Actually, you don't have the problem quite right.
The problem is not the sheer size of the routing table. The 64 MB RP
has fixed that for quite a while. It is not the processing load
associated with the route change. An RS6K can keep up easily if it
doesn't have to page (enough RAM in the box), and so can a 68020 if it
was allowed enough CPU time to do something.
The problem is that when a large set of routes change, a large set of
routes in the SSP are invalidated. This results in a large amount of
traffic forwarded to the RP. The SSP is bludgenning the RP in order
to tell it that it needs some cache entires updated. The RP then
can't keep adjacencies up and more route change results, which can
kill other routers. If it gets far enough out of hand, the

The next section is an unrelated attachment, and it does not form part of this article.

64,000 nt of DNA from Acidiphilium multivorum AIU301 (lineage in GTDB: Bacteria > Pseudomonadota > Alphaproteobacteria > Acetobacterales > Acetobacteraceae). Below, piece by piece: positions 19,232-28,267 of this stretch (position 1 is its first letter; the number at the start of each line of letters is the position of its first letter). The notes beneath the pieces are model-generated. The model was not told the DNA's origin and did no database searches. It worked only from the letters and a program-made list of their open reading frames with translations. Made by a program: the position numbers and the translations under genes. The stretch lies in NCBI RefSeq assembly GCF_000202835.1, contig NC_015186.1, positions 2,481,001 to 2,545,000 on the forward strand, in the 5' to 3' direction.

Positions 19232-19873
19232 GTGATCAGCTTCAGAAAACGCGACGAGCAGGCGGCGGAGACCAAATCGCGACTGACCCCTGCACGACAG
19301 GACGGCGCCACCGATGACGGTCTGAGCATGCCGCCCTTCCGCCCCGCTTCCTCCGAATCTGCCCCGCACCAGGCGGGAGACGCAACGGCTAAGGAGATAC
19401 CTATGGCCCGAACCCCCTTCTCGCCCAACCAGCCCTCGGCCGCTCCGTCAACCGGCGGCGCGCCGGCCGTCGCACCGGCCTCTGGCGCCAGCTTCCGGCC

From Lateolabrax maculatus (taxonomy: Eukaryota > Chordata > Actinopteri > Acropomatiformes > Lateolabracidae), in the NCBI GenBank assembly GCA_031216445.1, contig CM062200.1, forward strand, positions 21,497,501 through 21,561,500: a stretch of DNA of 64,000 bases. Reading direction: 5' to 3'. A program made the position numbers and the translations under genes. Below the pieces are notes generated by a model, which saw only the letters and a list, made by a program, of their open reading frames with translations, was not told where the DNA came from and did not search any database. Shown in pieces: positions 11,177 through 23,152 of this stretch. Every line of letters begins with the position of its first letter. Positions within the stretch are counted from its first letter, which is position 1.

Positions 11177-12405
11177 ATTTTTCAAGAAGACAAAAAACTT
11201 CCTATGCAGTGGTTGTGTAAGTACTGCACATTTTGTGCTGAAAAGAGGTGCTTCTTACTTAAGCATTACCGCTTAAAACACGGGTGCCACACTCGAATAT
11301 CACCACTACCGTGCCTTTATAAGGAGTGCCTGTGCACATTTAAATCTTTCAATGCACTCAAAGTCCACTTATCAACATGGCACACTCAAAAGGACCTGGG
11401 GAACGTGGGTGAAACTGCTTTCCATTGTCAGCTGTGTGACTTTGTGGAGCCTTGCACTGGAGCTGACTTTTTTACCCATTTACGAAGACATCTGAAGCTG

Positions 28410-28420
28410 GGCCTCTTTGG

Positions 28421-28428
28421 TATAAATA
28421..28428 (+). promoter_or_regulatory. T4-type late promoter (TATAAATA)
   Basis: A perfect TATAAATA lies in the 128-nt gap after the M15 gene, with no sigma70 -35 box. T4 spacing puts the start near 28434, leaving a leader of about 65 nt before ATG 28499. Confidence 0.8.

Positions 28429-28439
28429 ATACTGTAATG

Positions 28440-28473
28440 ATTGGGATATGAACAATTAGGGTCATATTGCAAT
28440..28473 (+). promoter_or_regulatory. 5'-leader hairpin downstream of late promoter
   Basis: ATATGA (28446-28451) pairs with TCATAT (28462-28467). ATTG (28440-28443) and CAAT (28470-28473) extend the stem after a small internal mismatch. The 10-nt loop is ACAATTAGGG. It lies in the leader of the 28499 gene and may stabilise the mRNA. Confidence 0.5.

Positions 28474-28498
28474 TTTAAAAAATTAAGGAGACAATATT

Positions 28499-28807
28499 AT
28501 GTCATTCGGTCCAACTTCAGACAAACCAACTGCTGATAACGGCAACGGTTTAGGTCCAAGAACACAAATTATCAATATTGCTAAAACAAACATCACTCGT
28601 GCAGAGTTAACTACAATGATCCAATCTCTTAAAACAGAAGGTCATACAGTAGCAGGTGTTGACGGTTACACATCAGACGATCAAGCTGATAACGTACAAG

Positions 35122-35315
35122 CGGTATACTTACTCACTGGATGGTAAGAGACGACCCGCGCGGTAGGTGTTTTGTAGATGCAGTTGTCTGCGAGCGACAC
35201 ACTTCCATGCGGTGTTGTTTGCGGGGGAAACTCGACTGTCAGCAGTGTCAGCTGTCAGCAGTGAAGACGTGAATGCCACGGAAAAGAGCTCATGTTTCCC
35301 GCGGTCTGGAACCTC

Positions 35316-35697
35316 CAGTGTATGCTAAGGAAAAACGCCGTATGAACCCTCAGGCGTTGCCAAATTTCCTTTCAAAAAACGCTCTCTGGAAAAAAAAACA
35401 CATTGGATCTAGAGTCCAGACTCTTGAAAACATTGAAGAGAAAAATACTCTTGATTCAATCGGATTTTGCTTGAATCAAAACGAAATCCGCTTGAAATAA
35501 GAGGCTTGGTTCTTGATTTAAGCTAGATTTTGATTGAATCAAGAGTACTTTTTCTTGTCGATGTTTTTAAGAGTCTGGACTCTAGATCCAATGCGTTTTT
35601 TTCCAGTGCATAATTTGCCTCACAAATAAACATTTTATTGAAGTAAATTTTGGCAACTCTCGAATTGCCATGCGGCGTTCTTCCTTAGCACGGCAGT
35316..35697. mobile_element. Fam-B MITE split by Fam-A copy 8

instability can turn into a stable oscillation and you have a melted
backbone. This is a consequence of the architecture and the cache
design. I've been pointing out this for years. Now it blew up.
This is very fixable and Cisco could even fix it without requiring
everyone to throw out their Cisco 7000s. Just get rid of the cache
completely and push full routing from the RP to the SSP!
ps - This is my guess. Cisco or Sprint have not yet confirmed or
denied this. Perhaps Sean or Tony would care to comment.